Elliot: No hablo trade stuff

The Threatener in Chief thinks he's a dealmaker, but he's just full of hot air (and the "freedom gas" isn't helping).

DI+columnist+Beau+Elliot
Back to Article
Back to Article

Elliot: No hablo trade stuff

DI columnist Beau Elliot

DI columnist Beau Elliot

DI columnist Beau Elliot

DI columnist Beau Elliot

Beau Elliot, Columnist

Hang on for a minute...we're trying to find some more stories you might like.


Email This Story






Say, Doc Grammar,

What say you about these Mexican tariffs? Loco o bueno?

Dear Say,

Say Hey. (In acknowledgment of the greatest baseball player of all time.) No hablo trade stuff.

But. Doesn’t it seem a wee bit, well, odd that if you’re the greatest, most magnificent and beautiful dealmaker in all human history, you would make a trade deal with another country and then immediately want to slap tariffs on that country?

Thus seemingly killing the trade deal your minions had worked out over several months?

Oh, well. Crisis averted. The U.S. and Mexico have reached a deal on the tariffs and trade (though they had seemed to have had a deal on trade already, but pay no attention to the man behind the curtain seems to be the motto of these days). The U.S. will forego the threatened tariffs — though the Threatener in Chief seems to love the things even more than he loves his golf courses — and Mexico will deploy its National Guard to do whatever with the thousands of Central American migrants. Newly formed National Guard, we might note.

So all’s well that ends in a well, as Shakespeare once wrote.

At least U.S. automakers can continue to play Ping-Pong across the Mexico border with their “American” cars in progress of being made. We love Ping-Pong. Cars, not so much.

The whole thing, frankly, seems faux. Trump declares a crisis with Mexico, bellows about tariffs. Business people and even some Republicans go, Oh, no. Trump comes rushing back from Europe and declares crisis over, and he averted it. He’s the hero. Again. Pretty good for a guy with five deferments during the Vietman War. Especially one who just witnessed ceremonies honoring real heroes.

Dear Doc Grammar,

Why don’t you ever speak about actual grammar?

Dear Actualist,

We do. All the time. It’s just that a large, inexplicable lard-brained event occurred in the upper atmosphere, and a warp was created in the space/time continuum, so that up is down, sideways is the other sideways, the crooked path is straight, and 2+2=5.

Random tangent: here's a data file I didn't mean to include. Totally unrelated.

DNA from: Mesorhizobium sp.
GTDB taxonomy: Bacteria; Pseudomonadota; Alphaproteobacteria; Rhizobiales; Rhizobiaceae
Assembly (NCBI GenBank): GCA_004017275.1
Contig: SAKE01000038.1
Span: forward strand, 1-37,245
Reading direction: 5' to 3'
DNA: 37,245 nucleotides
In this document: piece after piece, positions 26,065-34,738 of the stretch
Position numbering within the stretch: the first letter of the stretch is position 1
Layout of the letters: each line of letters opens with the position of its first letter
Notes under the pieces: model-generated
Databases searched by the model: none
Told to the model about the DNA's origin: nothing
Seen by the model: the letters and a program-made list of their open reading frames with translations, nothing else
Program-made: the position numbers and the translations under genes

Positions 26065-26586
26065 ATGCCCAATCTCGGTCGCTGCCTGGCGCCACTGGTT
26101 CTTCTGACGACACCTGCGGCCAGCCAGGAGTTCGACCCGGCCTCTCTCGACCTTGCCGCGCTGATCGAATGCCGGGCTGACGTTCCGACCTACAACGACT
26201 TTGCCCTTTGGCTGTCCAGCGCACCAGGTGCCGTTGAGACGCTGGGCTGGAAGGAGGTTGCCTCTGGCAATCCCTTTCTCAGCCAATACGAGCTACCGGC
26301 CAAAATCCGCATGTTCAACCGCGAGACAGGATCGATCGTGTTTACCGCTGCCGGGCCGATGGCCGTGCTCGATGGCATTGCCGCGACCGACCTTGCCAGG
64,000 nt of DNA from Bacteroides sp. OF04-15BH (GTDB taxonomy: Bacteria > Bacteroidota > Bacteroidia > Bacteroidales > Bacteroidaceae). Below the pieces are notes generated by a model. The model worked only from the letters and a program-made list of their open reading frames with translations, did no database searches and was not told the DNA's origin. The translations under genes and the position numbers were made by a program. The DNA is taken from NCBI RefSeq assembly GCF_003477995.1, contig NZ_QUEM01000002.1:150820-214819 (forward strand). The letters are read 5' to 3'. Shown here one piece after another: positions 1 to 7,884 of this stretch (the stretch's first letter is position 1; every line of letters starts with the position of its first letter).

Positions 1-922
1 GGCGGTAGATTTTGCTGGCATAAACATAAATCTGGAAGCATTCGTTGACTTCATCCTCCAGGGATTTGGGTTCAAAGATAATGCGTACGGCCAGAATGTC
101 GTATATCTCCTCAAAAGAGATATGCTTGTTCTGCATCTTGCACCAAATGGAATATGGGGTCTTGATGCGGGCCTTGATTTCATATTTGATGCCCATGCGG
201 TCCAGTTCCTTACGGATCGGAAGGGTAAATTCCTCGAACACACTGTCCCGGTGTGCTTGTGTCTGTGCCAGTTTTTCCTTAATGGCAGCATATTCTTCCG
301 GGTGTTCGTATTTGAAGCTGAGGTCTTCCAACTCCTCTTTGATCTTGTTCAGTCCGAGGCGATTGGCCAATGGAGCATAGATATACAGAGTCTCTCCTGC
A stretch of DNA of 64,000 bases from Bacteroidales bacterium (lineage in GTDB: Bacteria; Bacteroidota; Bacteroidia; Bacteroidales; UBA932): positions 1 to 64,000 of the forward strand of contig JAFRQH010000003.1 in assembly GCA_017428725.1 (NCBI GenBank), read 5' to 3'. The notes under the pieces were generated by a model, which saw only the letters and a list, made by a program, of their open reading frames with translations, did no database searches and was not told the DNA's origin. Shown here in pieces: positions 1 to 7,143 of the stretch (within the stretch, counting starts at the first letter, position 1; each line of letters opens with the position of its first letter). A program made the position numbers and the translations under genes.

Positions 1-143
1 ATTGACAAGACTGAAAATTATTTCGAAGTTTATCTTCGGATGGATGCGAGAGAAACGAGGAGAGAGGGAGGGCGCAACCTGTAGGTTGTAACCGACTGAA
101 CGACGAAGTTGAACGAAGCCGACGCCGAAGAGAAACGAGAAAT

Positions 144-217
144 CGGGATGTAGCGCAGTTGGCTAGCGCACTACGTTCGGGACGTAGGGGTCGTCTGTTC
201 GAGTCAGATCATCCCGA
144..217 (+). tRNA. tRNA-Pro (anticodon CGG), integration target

So they say.

Of course, they say a lot of things. Whoever they are.

Ah, yes “they.” Pretty soon, “they” will be the only allowable pronoun by law. They went to the store, but they were closed. That could be I went to the store, you went, we went, the dreaded he/she went — who knows? Not to mention who, or what, was closed.

It will be a better world then. They say so.

Doc Grammar,

Yanking you back to the present, what about natural gas in America?

Dear Present,

We’re simply going to ignore all the seventh-grade “humor” suddenly present in the air. Seventh grade, after all, wasn’t all that big a deal in the whatever size scheme of things. Though you be excused for wondering, from odd time to even time, who is doing all this scheming of things.

You’re spot on, so to speak, about natural gas; according to some reports, the U.S. has more natural-gas reserves than even Russia. And so, the U.S. is all ready to get up and go to send a great deal of natural gas to the world.

Only the Trump administration apparently prefers to call it “freedom gas.”

Or as Steven Winberg, assistant secretary for fossil energy, put it, “molecules of U.S. freedom to be exported to the world.”

Yes, this is what we’ve come to: “freedom molecules.”

Cynics might argue that the peoples of the world yearning to be free might prefer freedom to come somewhat more than by molecule. But that’s why we call them cynics.

Just wait; next we’ll hear about freedom electrons.

Doc Whatever,

Are you ever serious about anything?

Dear Serious,

Well, we’re not all that serious about money, but it turns out that money is serious about us.

Which we think that means you can Jekyll, but you can’t Hyde.

Facebook Comments